A 21 TON Chinese rocket tumbles to Earth and could shower debris on populated areas

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China’s 21-ton Long March 5b rocket orbiting the planet could cause the massive vehicle to crash back to Earth within days, experts warn.

The core stage launched on Thursday to deliver the nation’s first modular space station, but instead of returning to a predetermined post in the ocean, it is predicted to make an uncontrolled reentry – and possibly in a inhabited area.

Jonathan McDowell, an astronomer who tracks objects orbiting the Earth, said SpaceNews that the Long March 5b path takes it ‘a little further north than New York, Madrid and Beijing and as far south as southern Chile and Wellington, New Zealand’, and it could be anywhere in this range Nations.

When the rocket stage falls to Earth, most of it could burn up in the atmosphere, but large chunks could survive, which could pose problems if the path leads Long March 5b into a populated area.

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China's 21-ton Long March 5b core stage rocket orbiting the planet could cause the massive vehicle to crash back to Earth within days, experts warn.  Pictured is the rocket when it was launched last week

The 21-ton rocket from China’s Long March 5b nuclear stage orbiting the planet could cause the massive vehicle to crash back to Earth within days, experts warn. Pictured is the rocket when it was launched last week

China launched Long March 5B on Thursday at 11:23 a.m. local time to deliver the first phase of the upcoming space station.

The modular, dubbed ‘Tianhe’, or ‘Harmony of the Heavens’, will become living quarters for three crew members once the massive structure is completed.

China aims to complete its Chinese space station, known as Tiangong (Heavenly Palace), by the end of 2022, state media reported, after several new modules have been launched.

However, the rocket stage was observed to move slowly and unpredictably towards Earth in recent days.

The core stage launched Thursday to deliver the first modular of the country's new space station called Tianhe.  Systems tracking space debris picked up the location of the core stage (red)

The core stage launched Thursday to deliver the first modular of the nation’s new space station called Tianhe. Systems tracking space debris picked up the location of the core stage (red)

And SpaceNews says the vehicle’s return would be one of the greatest uncontrolled descents ever.

Long March 5B is about 30 meters long and 5 meters wide, and although more than 10 tons of space debris has been left in orbit for an uncontrolled reentry, McDowell said that “ it is unacceptable by current standards to leave it uncontrolled. come ‘.

China is aware of the potential uncontrolled descent, as Holger Krag, head of the European Space Agency’s Space Safety Program Office, told SpaceNews: design of the object, but a reasonable ‘rule of thumb’ is about 20-40% of the original dry weight. ‘

China launched Long March 5B on Thursday at 11:23 a.m. local time to deliver the first phase of the upcoming space station.  The modular, dubbed 'Tianhe', or 'Harmony of the Heavens', will become living quarters for three crew members once the massive structure is completed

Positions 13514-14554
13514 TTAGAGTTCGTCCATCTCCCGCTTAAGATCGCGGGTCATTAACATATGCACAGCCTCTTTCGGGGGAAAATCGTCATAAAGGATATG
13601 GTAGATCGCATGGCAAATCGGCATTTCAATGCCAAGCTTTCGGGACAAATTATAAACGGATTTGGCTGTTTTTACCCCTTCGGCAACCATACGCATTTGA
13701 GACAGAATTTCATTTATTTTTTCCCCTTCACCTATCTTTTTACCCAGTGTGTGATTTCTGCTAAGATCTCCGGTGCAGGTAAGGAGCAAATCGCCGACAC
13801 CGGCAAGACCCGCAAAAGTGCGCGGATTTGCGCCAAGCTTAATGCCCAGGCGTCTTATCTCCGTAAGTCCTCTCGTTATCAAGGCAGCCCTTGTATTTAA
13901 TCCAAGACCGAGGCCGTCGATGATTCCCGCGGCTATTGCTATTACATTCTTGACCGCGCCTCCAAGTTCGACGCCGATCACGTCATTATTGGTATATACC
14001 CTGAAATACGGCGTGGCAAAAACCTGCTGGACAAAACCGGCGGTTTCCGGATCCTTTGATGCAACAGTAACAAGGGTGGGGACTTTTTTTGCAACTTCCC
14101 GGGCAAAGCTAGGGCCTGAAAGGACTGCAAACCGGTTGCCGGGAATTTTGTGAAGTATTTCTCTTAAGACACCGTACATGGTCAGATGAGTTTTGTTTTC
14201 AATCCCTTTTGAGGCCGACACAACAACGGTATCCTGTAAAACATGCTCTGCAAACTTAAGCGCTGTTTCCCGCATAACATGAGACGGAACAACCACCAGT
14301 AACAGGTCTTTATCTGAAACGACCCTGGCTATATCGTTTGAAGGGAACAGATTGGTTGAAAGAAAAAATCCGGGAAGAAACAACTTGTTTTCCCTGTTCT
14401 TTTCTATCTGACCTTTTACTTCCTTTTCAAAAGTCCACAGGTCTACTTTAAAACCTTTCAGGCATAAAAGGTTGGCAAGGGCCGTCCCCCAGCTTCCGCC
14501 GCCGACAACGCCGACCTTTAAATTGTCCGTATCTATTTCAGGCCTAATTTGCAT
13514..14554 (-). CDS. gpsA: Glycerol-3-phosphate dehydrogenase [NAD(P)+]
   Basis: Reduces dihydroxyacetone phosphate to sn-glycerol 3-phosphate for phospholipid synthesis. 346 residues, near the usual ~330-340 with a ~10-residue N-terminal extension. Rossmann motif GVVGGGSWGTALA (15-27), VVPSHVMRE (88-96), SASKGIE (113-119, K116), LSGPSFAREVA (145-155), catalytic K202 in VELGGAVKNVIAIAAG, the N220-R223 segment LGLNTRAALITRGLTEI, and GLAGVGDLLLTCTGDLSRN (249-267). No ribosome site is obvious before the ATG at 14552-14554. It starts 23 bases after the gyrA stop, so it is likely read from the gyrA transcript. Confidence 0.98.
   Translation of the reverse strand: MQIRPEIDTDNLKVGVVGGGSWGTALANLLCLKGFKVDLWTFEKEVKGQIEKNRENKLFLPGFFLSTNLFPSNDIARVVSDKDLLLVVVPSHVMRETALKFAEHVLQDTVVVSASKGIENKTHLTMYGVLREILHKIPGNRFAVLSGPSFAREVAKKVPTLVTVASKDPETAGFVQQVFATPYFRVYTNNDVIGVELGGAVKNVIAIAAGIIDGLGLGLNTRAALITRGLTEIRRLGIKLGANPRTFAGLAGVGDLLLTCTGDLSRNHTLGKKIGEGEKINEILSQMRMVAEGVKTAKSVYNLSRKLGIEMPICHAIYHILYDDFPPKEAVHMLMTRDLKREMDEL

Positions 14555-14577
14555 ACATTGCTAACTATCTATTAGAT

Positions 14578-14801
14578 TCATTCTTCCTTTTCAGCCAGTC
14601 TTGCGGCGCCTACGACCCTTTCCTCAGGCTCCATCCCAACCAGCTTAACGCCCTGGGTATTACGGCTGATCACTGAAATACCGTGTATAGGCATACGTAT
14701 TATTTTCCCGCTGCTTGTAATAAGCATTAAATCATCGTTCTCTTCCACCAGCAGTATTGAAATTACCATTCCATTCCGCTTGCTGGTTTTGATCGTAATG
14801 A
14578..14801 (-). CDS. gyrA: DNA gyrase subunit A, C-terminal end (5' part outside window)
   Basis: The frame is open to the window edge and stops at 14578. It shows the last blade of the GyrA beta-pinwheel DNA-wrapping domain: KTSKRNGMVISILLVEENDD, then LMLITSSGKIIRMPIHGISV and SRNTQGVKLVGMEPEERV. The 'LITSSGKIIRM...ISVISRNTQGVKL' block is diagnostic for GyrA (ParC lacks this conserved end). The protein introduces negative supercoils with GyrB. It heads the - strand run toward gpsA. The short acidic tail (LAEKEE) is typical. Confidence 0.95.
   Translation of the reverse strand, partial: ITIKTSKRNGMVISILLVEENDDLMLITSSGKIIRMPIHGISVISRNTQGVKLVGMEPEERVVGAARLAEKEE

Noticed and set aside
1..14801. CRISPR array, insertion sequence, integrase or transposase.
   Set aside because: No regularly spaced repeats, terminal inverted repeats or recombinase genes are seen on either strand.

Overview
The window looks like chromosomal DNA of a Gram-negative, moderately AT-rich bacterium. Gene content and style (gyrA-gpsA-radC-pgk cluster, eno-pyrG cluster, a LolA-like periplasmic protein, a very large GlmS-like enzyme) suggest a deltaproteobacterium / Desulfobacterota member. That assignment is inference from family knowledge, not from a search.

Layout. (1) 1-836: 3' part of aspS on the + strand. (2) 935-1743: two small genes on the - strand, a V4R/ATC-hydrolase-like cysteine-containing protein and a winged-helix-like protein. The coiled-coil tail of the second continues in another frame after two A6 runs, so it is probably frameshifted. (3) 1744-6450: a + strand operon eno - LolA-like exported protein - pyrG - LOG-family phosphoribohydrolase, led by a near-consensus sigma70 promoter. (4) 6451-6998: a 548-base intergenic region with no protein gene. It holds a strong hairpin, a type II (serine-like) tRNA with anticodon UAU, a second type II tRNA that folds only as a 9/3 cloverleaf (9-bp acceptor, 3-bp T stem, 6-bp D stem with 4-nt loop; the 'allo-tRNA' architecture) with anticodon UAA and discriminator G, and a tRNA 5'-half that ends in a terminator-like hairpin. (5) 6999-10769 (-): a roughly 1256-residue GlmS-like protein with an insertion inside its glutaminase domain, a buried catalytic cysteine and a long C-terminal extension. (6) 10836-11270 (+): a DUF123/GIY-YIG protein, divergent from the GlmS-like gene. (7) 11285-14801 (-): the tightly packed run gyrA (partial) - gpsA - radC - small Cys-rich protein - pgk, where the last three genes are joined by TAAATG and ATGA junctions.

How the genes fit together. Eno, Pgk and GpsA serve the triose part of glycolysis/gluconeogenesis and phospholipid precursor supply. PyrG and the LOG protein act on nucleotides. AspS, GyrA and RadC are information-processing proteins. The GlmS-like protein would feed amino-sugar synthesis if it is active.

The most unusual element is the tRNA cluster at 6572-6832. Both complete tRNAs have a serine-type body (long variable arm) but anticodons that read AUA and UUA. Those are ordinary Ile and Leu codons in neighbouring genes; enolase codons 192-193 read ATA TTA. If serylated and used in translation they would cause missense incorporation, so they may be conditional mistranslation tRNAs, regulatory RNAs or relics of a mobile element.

China launched Long March 5B on Thursday at 11:23 a.m. local time to deliver the first phase of the upcoming space station. The modular, dubbed ‘Tianhe’, or ‘Harmony of the Heavens’, will become living quarters for three crew members once the massive structure is completed

China previously launched Long March 5b in May 2020 (pictured) to test the vehicle in preparation for sending humans to the moon, but this mission also ended with an uncontrolled reentry.

China previously launched Long March 5b in May 2020 (pictured) to test the vehicle in preparation for sending humans to the moon, but this mission also ended with an uncontrolled reentry.

China previously launched Long March 5b in May 2020 to test the vehicle in preparation for sending humans to the Moon, but this mission also ended with an uncontrolled reentry.

The nuclear phase of the Long March 5B rocket was sent into space on May 5 and fell to Earth a few days later, just off the coast of West Africa.

The descent was confirmed by the 18th Space Control Squadron, a unit of the United States Air Force that tracks space debris in Earth’s orbit.

The nuclear phase of the Long March 5B rocket was sent into space on May 5 and fell to Earth a few days later, just off the coast of West Africa.  The descent was confirmed by the 18th Space Control Squadron, a unit of the United States Air Force that tracks space debris in Earth's orbit.

The nuclear phase of the Long March 5B rocket was sent into space on May 5 and fell to Earth a few days later, just off the coast of West Africa. The descent was confirmed by the 18th Space Control Squadron, a unit of the United States Air Force that tracks space debris in Earth’s orbit.

The force said it was remarkable not only for the size of the missile, but also for the size of the window of its uncontrolled descent.

This uncontrolled descent caused trackers to guess exactly where it would eventually land – with speculation it could be in the ocean or on land in Africa, the US or Australia.

Before crashing into the waters off the west coast of Mauritania, the missile core flew over Los Angeles and New York City.

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